Broadcast Australia has called on the Federal Government to reconsider the costs involved in moving towns and communities onto satellite-based delivery of digital television signals.
Speaking at a Senate Committee, Broadcast Australia chief executive Graeme Barclay said satellite-based services should be kept to a minimum. “The public policy intent and impact (of the measures of the bill) appears to be based on the view that whether a home converts to digital TV through direct-to-home by satellite means or through digital television reception is a matter of little concern to the viewer,” he said.
“We submit that there is a big difference. We believe because it is both more costly and less convenient to receive signals via satellite than terrestrial reception, means that public policy should be directed at achieving a more appropriate balance between terrestrial and satellite deliver of digital television.”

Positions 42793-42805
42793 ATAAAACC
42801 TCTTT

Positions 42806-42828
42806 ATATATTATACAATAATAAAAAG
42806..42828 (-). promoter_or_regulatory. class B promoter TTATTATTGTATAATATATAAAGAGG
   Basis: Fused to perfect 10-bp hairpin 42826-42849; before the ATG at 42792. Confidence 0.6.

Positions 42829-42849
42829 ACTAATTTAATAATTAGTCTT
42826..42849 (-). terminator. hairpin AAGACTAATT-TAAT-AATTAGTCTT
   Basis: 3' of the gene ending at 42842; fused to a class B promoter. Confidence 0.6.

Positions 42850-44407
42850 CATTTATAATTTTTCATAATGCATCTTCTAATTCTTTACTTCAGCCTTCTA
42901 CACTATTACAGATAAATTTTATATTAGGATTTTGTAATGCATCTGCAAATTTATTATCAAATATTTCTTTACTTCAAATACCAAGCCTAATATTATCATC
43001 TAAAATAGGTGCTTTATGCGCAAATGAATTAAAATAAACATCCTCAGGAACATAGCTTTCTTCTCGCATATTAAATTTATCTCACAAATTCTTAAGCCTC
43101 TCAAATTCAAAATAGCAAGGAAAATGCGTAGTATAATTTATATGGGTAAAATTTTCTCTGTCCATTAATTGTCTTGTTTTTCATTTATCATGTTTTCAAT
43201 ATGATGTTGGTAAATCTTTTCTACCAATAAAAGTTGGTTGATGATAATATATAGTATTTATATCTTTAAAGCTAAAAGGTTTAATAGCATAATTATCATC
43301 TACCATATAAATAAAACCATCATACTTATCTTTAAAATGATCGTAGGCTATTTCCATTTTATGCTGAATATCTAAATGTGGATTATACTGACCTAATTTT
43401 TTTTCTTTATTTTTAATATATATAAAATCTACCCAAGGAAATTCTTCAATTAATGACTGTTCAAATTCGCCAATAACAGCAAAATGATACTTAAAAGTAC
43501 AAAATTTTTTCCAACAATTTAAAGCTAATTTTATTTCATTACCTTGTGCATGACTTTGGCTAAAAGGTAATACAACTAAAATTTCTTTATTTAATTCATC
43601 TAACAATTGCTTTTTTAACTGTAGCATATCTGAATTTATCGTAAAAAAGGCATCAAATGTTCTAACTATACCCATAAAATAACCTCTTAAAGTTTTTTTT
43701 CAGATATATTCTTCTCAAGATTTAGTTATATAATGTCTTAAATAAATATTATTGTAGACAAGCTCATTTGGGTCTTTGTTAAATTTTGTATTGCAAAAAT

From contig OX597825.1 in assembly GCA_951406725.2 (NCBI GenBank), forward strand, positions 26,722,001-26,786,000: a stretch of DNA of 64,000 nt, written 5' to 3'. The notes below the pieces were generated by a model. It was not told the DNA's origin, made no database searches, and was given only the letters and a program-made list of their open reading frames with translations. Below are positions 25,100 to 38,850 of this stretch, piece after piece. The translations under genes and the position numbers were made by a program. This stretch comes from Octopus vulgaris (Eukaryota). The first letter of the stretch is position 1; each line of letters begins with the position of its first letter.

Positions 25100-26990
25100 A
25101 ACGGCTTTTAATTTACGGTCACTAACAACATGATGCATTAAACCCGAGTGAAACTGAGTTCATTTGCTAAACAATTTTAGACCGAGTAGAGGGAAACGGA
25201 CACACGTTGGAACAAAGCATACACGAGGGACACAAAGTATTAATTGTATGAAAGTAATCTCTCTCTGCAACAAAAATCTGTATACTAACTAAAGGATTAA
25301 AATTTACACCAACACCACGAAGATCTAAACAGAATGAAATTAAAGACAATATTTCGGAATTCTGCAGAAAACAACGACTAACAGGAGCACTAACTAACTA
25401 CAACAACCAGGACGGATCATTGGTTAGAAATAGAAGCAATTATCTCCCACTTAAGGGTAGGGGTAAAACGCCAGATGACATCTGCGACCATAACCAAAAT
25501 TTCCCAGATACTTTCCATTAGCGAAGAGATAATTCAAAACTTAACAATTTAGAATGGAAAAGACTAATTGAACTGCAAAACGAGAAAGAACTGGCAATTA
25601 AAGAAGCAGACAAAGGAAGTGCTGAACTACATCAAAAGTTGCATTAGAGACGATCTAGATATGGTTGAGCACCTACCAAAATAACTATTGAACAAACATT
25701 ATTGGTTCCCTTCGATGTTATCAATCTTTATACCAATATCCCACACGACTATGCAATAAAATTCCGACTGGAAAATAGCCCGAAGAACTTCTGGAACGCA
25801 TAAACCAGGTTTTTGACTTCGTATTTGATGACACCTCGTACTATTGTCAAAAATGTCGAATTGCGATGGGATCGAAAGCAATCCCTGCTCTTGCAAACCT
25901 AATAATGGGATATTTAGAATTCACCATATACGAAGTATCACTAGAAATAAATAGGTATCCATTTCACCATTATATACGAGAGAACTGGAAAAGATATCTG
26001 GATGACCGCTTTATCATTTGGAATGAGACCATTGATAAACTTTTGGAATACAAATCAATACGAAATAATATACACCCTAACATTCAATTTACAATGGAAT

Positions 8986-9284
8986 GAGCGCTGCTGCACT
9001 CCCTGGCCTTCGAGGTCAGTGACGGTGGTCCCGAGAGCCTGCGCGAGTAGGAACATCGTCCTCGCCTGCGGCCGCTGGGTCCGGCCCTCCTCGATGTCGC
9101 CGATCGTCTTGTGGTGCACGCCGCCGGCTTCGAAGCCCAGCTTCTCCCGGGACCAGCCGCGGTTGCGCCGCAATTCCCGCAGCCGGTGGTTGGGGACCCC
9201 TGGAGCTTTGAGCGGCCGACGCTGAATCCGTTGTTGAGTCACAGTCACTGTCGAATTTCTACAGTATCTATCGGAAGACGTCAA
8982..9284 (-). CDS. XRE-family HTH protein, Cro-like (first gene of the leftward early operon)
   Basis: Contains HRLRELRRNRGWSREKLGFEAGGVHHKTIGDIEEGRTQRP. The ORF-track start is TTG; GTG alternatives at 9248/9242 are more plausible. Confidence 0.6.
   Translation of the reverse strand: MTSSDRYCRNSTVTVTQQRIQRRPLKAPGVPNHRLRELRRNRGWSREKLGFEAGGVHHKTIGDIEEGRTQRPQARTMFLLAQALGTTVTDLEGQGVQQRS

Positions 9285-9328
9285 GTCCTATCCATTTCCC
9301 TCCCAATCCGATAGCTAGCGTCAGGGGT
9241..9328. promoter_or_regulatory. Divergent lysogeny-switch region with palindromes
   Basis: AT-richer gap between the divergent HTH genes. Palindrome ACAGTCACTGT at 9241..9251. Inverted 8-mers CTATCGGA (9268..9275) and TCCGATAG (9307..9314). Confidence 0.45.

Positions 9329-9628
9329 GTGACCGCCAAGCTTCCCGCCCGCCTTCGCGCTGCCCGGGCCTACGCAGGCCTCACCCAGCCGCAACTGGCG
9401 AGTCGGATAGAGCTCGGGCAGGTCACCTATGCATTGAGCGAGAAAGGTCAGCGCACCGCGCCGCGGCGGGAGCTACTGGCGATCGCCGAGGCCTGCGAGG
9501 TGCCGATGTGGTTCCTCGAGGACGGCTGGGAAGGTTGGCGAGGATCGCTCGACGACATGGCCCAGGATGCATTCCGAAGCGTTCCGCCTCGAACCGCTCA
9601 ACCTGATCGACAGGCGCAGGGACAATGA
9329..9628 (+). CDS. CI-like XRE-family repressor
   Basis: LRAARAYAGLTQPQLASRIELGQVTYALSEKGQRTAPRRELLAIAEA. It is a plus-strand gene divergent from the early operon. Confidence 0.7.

Broadcast Australia provides managed analogue and digital transmission services for television and analogue radio to organisations such as SBS and the ABC.
According to Barclay, “there are real and important consequences for consumers who are compelled to adopt satellite-based TV reception,” Barclay said. “Even with access to the government’s satellite subsidy scheme, households with a number of TVs and recording devices will incur an increased private cost of digital TV conversion exceeding $1000 on terrestrial coverage.”